Monday, April 10, 2006

The Bizarre Fate of Dorothy Parker's Ashes, Plus Muzak's Founder

In Fort Mill, South Carolina, you can find the corporate headquarters for Muzak -- equipped, we hear, with an "awesome" sound system that quite purposely does not pipe tunes into the elevators. Guess you'll need that iPod after all ...I know all this because I caught that fascinating piece on the evolution of the Muzak company in The New Yorker recently - anyone else see it? Apparently, it's not your father's Muzak anymore. Heck, it's not even the Muzak of the early 1990s: they're hip now, with a digital menu of over 1.5 million songs (with everything from Led Zeppelin to 50 Cent and Miles Davis) and chances are you hear it regularly in retail stores everywhere, and never notice. I have to say I haven't thought much about Muzak in a long time -- though one of my neighbors, whose living room was recently overhauled to make it look up-to-date circa 1958, apparently works at Muzak, to judge from the van parked outside his house -- so it was quite an eye-opener to learn about Muzak's founder (What? Muzak had a founder?), a career Army officer born in (yes) 1865. Talk about a guy who moved with the times.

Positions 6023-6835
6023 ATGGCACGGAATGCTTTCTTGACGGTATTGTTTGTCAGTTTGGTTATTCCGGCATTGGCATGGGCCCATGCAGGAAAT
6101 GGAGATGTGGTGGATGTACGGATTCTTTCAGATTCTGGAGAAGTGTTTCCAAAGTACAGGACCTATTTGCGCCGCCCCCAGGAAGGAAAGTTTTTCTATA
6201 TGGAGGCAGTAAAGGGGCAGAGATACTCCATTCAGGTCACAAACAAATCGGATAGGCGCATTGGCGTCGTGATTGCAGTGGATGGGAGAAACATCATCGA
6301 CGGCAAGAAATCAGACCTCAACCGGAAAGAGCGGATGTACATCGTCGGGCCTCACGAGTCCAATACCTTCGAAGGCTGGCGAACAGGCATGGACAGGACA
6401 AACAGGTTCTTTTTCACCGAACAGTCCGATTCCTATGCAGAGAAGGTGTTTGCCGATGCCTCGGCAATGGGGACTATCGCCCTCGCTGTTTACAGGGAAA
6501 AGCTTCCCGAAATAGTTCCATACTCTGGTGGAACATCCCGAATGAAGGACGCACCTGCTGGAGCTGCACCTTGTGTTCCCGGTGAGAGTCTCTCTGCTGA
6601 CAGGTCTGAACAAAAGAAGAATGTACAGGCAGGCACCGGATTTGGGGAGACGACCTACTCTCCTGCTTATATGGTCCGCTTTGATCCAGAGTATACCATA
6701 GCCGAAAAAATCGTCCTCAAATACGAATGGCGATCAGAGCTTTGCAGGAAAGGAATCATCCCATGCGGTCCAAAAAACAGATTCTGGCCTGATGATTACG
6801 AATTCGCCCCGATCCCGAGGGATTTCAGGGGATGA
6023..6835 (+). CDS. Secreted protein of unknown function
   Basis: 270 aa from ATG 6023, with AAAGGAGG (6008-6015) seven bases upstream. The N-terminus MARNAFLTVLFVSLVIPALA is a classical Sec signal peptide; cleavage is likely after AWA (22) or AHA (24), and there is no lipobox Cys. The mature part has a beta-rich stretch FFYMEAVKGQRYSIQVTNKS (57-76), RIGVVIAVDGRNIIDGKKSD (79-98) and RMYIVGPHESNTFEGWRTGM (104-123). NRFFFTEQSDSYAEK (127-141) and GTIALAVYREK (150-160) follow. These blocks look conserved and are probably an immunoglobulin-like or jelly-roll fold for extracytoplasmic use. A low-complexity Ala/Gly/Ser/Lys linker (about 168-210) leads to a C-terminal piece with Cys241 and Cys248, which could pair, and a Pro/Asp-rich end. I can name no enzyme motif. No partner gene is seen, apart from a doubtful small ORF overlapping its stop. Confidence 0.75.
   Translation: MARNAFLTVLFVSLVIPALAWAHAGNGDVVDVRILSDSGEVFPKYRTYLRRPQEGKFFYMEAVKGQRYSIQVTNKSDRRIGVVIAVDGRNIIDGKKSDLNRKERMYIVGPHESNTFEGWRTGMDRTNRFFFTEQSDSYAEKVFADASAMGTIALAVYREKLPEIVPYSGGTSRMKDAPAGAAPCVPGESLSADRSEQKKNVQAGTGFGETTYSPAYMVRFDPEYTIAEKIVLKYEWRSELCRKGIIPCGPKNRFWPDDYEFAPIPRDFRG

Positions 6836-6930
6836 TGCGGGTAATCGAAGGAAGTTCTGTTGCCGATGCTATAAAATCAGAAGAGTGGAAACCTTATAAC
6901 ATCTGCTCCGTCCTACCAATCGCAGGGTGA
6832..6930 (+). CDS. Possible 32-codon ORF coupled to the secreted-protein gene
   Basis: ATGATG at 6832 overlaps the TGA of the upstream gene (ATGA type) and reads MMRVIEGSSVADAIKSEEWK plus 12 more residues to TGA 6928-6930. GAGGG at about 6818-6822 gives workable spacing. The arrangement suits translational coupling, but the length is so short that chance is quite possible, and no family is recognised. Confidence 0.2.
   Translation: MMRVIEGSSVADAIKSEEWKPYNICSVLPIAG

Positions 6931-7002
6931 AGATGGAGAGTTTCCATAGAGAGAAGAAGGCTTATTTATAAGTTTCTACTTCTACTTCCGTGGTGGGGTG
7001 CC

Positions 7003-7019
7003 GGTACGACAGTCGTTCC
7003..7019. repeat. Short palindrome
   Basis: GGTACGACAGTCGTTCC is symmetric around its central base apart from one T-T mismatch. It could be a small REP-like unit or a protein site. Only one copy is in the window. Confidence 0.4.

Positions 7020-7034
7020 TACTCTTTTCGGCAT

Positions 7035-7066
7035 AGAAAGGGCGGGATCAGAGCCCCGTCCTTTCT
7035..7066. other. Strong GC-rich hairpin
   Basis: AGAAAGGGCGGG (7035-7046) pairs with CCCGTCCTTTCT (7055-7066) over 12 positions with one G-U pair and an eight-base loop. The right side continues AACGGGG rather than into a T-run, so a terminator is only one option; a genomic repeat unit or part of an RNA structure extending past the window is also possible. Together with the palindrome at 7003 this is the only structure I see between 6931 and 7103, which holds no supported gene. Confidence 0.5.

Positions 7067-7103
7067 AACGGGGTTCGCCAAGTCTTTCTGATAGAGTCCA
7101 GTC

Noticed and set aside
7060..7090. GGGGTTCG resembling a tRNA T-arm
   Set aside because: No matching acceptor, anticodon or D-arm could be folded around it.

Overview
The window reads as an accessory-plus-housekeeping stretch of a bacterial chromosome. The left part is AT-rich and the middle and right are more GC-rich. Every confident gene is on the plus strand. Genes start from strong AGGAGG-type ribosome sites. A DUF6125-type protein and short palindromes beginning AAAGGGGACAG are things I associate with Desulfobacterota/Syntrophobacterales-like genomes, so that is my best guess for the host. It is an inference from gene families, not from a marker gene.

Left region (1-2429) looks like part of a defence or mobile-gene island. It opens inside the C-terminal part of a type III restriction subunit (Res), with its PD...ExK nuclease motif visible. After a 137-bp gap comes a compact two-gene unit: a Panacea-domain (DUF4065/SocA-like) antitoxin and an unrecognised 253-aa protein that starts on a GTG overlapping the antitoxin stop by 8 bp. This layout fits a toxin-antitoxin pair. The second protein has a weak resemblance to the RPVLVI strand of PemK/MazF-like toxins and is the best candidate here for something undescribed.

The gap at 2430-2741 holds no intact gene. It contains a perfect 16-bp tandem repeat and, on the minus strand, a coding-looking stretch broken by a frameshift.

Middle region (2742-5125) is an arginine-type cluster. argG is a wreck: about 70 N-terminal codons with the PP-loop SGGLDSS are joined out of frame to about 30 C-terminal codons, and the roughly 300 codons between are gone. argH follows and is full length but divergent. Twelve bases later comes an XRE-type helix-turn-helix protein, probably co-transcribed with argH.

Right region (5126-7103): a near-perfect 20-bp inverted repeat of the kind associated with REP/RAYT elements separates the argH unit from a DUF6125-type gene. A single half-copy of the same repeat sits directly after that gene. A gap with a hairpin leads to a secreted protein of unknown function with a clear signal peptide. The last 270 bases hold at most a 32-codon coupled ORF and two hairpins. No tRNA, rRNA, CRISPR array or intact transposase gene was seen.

Back when Muzak actually was Muzak, instead of a musical chameleon crafting soundscapes to express a corporate image, the writer Dorothy Parker died. This would be the famously sharp-tongued Dorothy Parker, author of the often-anthologized "Big Blonde," and recently the subject of a movie starring Jennifer Jason Leigh. --Actually, that's a terribly demeaning way to speak of a serious writer, but the truth is that I haven't read anything by her, not even "Big Blonde," and while that may speak to my own shortcomings as a person and as a reader, it's also true that Parker has either been neglected, her work has grown dated, or she's been terrifically underappreciated, because not many people my age have read her. I can't judge why her work has fallen into obscurity, given my unfamiliarity with it, but a piece in Bookforum pointed to one reason why Parker might have missed out on some attention, and that reason's name was Lillian Hellman. Hellman was Parker's literary executor, and exercised such repressive control over it that almost none of the biographers or publishers who might have touched off a renewal of interest in Parker after her death in 1967 were allowed to go forward, and by the time Hellman lost interest, in the early 1970s, so had much of the rest of the world. Even Parker's remains were neglected: her ashes sat in the file drawer of a law office on Wall Street for fifteen years before they were finally interred on the campus of the NAACP, to whom she'd willed her entire estate. Alas, poor Yorick!

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